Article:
The rules governing the appointment of High Sheriffs, Under Sheriffs and Sheriffs Officers are laid down in the Sheriffs Act 1887.

All appointees are technically responsible to the High Sheriff, and can be dismissed by him without notice or compensation. Under Sheriffs tend to be solicitors and their actions are therefore governed by the Law Society. Under Sheriffs and Sheriffs Officers both have professional trade organisations but membership is not compulsory. These are not regulatory bodies. When exercising their enforcement functions, sheriffs are enforcing High Court judgments - they are therefore acting as officers of the court and see themselves as responsible to the judiciary.

Sheriffs enforce all High Court judgments. They also enforce County Court warrants over £5,000. County Court warrants over £600 may also become their responsibility in certain circumstances.

Civilian Enforcement Officers

A number of MCCs employ civilian enforcement officers (CEOs) under the provisions of section 92 of the Access to Justice Act 1999 and Magistrates' Courts (Civilian Enforcement Officers) Rules 1990 (as amended). CEOs are able to execute a range of warrants including warrants of arrest and commitment for non-payment of fines and other sums adjudged to be paid, as well as warrants of arrest for breaches of community sentences. They do not usually execute warrants of distress. Some local authorities also employ CEOs to execute warrants of arrest for non-payment of local tax debts.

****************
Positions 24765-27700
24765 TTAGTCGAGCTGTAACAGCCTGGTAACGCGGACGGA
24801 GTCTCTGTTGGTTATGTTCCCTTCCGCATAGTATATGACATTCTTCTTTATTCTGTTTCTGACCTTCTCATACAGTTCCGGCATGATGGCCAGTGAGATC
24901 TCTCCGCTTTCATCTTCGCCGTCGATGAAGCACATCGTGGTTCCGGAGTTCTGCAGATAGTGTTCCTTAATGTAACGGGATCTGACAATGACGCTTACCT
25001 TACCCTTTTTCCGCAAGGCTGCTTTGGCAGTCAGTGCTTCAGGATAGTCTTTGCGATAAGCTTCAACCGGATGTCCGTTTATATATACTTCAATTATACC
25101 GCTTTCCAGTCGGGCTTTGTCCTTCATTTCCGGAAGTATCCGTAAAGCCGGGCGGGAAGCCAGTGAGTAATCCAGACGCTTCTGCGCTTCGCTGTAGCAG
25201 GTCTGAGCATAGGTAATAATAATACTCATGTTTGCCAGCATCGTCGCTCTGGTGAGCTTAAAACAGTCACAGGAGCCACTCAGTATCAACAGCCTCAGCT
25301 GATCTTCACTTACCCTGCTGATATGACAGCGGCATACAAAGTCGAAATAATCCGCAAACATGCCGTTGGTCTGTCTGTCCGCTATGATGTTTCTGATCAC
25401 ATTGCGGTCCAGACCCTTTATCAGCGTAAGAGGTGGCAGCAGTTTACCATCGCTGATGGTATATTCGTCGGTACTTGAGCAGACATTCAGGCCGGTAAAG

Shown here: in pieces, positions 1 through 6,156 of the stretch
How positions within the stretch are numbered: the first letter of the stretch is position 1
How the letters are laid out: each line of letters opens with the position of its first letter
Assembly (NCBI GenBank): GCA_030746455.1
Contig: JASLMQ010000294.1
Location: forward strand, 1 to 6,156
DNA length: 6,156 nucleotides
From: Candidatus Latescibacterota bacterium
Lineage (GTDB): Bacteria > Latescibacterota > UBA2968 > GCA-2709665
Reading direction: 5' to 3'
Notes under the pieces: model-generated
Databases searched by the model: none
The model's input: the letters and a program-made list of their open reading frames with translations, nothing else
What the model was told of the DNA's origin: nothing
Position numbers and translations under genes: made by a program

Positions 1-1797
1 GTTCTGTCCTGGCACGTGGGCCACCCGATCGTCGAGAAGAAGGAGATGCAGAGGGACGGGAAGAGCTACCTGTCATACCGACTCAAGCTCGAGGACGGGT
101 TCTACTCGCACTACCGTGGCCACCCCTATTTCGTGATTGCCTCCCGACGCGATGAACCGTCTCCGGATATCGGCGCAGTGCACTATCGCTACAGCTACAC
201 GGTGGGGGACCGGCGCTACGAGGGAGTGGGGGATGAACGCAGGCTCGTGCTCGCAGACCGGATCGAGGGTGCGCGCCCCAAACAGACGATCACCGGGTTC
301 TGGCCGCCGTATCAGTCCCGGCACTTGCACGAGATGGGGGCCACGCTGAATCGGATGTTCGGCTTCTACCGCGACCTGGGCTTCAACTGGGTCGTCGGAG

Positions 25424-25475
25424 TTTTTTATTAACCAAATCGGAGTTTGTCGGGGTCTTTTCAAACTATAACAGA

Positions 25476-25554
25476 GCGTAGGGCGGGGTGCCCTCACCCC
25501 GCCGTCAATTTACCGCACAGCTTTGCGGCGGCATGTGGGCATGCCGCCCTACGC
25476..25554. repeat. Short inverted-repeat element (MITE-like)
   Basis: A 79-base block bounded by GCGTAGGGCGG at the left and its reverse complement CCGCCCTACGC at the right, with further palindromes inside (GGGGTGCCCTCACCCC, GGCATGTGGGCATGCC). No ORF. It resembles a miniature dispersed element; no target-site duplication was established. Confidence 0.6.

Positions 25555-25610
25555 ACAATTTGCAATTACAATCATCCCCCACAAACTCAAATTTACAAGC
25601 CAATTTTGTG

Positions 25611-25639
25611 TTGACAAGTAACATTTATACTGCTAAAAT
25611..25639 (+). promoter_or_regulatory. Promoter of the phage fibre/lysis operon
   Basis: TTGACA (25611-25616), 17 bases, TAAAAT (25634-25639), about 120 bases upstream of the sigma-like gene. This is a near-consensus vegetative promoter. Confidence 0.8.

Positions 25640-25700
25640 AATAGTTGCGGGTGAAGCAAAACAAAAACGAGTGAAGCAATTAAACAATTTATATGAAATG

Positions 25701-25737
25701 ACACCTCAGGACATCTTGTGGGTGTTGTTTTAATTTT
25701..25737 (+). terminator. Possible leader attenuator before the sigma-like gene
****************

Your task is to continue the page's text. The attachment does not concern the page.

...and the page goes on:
Approved Enforcement Agencies

MCCs may also contract work out to approved enforcement agencies (AEAs), as defined by section 31A of the Justices of the Peace Act 1997. Private enforcement agencies wishing to become AEAs must satisfy the requirements of the Approval of Enforcement Agencies Regulations 2000 (SI2000 No. 3279). Employees of an AEA can execute the same range of warrants as a CEO, and, in addition, are more likely to execute warrants of distress. It is the responsibility of the MCC to monitor the performance of the AEA under the terms of the contract.